Well it was only sublime. Initially the expected sponginess never really materialised. Instead I spent the entire journey from Clonmel to Limerick via Golden, Dundrum and Cappamore feeling as if there was a 5mm cushion of air between the tyres and the road.  Anything less than a 5mm rough patch on the road went by unnoticed whilst anything bigger including sunken manhole covers and drains were barely noticeable.

Cornering with a slightly longer wheelbase is not quiet as razor sharp as a pure race bike but because your weight is constantly pressing down on the rear of the bike over rough surfaces it grips better and actually corners and descends like it’s on train tracks.

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The oversize down tube and bottom bracket area make for a very stiff lower section of the bike. This translates into real high end race responsiveness out of the saddle powering up a hill. It is actually a little disconcerting at first for such a soft comfy bike to have this type of kick when putting the power down through the pedals. It is even noticeable in the saddle if you try powering over the crest of a drag. In car terms it would be like a plush Mercedes S-Class accelerating like a Ferrari.

The front end is pretty good too. The unusual looking kicked back dropouts on the fork do actually work as does the rubber insert on the top of the bars to give the smoothest hand contact area that I have ever used. The drops I found too long. With my big hands reaching in under the levers I noticed that my wrists hit off the top of the bars when swinging the bike out of the saddle. But this was pretty minor as anyone using the bike will be spending 90% of the time up on the hoods or the top of the bars.

I spent three hours on the bike into a block headwind mostly in the rain but still enjoyed the spin. As I reached my destination I wondered how best to describe a 3, 4, or 5 hour spin on a Trek Domane compared to most other bikes. What came to mind was to consider the relief of sitting on a wooden or plastic chair having been standing for most of a morning. It would be a great relief for a while but after 30 minutes or so your ass would get a little uncomfortable and you would begin to shift a little in your seat. After an hour or two you might use the excuse of leaving the room for a moment to gain a little extra relief. Then consider those big plush armchairs in a Cinema and how comfortable they still feel after sitting through a 3 hour movie without a break. The Domane is the bike that could be classed as a Cinema chair.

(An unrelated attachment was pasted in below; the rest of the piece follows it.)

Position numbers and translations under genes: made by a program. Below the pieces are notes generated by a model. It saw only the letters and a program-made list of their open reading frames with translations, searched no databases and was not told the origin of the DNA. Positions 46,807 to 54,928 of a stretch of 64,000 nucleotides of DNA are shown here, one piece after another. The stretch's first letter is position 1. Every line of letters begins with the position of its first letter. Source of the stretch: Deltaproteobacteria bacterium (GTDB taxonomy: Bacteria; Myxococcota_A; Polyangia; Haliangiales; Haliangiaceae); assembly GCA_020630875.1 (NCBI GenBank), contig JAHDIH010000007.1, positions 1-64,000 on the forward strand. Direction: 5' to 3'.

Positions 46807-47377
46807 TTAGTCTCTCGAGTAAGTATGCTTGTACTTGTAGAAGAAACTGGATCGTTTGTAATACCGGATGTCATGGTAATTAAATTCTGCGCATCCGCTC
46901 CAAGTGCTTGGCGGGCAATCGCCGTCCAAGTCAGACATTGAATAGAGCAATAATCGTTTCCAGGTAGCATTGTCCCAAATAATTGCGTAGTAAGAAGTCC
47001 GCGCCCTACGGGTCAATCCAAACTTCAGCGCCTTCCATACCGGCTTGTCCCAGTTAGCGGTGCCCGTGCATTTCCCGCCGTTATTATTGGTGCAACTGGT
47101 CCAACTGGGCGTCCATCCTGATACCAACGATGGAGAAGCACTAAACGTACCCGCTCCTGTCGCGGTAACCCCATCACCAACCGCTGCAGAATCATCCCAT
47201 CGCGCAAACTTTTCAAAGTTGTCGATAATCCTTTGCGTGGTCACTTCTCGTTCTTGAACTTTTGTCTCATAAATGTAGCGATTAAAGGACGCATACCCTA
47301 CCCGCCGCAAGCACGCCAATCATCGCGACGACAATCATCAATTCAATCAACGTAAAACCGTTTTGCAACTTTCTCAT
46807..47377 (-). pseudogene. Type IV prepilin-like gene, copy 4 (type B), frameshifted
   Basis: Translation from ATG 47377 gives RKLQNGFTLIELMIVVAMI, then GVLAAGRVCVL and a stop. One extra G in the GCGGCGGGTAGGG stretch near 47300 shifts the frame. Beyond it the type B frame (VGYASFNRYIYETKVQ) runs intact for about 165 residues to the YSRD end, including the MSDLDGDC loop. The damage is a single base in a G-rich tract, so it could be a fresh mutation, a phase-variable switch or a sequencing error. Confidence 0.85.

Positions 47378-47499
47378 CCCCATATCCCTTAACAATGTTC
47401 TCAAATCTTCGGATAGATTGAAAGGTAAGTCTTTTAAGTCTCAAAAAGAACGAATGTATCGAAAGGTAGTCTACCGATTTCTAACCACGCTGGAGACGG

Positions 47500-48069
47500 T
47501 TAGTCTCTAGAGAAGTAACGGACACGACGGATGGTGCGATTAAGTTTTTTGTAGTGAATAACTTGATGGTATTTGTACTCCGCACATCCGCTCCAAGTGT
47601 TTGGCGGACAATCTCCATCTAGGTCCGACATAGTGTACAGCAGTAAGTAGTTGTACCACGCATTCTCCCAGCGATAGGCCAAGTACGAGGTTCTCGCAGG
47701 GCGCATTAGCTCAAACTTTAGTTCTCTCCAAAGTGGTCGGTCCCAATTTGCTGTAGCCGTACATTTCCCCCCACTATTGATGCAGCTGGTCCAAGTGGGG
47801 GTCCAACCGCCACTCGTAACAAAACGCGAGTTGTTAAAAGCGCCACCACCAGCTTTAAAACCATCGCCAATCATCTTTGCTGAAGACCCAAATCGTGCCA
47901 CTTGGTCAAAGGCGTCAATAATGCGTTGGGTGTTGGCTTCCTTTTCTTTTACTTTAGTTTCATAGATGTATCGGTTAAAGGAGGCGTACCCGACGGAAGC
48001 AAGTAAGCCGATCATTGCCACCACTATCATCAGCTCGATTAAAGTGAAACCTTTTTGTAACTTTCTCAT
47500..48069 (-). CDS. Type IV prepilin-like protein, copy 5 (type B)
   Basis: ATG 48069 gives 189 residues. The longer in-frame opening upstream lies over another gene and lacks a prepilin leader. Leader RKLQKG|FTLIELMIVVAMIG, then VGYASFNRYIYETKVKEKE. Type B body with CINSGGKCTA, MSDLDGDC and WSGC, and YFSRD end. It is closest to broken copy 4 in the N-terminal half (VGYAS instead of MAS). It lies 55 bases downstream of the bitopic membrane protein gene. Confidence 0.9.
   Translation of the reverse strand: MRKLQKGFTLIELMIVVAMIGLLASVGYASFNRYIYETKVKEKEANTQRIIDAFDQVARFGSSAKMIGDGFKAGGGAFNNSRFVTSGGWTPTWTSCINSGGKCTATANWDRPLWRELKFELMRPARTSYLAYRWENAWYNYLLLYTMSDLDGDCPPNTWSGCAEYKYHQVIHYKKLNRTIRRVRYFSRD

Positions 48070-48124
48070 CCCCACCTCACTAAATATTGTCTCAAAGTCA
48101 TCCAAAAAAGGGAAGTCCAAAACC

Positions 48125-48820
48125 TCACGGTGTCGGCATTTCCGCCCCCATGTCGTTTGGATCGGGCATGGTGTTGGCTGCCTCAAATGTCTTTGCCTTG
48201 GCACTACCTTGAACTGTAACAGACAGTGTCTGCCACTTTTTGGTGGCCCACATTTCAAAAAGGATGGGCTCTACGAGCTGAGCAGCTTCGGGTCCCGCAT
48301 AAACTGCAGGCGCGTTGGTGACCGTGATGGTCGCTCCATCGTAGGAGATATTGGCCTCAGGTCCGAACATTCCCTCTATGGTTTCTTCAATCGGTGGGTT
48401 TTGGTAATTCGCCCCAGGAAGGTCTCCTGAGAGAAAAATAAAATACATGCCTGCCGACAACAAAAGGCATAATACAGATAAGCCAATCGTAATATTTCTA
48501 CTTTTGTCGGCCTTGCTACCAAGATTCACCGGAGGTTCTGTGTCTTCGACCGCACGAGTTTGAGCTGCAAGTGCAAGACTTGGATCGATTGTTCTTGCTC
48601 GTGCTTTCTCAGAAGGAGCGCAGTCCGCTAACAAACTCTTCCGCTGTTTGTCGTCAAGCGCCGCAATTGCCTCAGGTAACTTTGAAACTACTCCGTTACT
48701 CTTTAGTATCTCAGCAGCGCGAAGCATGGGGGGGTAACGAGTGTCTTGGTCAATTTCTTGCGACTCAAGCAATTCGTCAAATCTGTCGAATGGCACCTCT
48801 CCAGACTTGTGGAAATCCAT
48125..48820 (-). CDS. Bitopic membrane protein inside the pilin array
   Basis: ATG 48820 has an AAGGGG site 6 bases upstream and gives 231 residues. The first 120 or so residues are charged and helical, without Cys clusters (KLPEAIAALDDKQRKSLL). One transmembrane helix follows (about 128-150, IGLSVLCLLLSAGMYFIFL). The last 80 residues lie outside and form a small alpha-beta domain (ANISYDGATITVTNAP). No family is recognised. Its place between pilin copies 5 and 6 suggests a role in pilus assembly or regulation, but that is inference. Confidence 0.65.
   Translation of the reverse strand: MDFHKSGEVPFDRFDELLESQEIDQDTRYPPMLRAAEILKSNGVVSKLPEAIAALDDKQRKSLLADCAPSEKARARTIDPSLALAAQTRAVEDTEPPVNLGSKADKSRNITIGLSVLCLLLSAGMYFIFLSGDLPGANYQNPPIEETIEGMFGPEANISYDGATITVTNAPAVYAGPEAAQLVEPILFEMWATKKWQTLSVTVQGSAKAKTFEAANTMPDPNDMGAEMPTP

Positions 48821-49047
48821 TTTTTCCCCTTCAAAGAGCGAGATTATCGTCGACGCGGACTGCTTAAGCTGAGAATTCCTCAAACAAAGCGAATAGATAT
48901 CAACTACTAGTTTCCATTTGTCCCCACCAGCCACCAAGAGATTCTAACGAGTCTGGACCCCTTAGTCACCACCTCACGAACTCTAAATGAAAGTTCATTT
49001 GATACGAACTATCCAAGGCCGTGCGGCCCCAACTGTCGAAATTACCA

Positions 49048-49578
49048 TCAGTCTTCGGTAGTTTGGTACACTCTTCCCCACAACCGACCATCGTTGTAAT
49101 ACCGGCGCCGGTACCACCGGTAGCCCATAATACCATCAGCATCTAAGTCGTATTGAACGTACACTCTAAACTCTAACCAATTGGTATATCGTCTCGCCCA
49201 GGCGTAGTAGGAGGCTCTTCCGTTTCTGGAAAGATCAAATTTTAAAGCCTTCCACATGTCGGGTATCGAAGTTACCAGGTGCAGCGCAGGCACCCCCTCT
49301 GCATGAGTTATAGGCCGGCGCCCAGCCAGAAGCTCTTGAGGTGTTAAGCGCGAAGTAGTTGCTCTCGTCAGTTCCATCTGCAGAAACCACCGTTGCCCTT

So is it the perfect bike for Irish roads ?

Without hesitation I would say a resounding Yes. It is perfect for sportive riders who need a bike that’s comfortable enough to spend 6 or 7 hours in the saddle. For anyone racing it is lively and fast in an undramatic way over hard Irish road courses whilst not rattling your bones. That means that you will arrive at the finish that little bit fresher in time to unleash your rapid sprint. If it is good enough for Fabian Cancellara it’s good enough for anyone.


With prices for the Aluminium Domane starting at €1369 and the bike that I test rode coming in at €3299 they offer serious value for money too.

If you would like to try one out for yourself we now have a Demo fleet of both ladies and gents models available. We also have some nice Giant’s available to test ride with a review coming on those soon. For €50 you get to try a dream bike out for a day, along with receiving a €50 voucher to use towards a new bike or anything else that we have in the shop, so essentially it’s free !

Call us on 052 6121146 or email us on to book your test ride now.



2 thoughts on “Is this the perfect bike for Irish roads ?

  • June 9, 2014 at 10:25 pm

    Hey Barry
    Love the blog.
    Have you been on a Cannondale Synapse carbon ? How would it compare to the Trek ?


    • June 9, 2014 at 11:36 pm

      Hi Jason,
      I haven’t been on a Synapse yet myself but have heard some very good feedback from riders who have.
      Hard to go too far wrong with either bike.